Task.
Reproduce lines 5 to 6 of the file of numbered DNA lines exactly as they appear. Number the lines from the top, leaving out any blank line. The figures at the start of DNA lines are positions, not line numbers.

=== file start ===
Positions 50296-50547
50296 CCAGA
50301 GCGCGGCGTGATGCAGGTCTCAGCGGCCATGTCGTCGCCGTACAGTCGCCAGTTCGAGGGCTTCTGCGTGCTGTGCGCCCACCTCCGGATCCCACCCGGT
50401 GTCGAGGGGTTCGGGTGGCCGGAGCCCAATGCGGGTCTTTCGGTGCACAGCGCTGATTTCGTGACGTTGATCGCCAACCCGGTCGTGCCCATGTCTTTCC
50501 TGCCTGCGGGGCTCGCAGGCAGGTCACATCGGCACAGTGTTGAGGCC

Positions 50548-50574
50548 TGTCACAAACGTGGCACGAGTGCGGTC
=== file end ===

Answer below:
50501 TGCCTGCGGGGCTCGCAGGCAGGTCACATCGGCACAGTGTTGAGGCC

Positions 50548-50574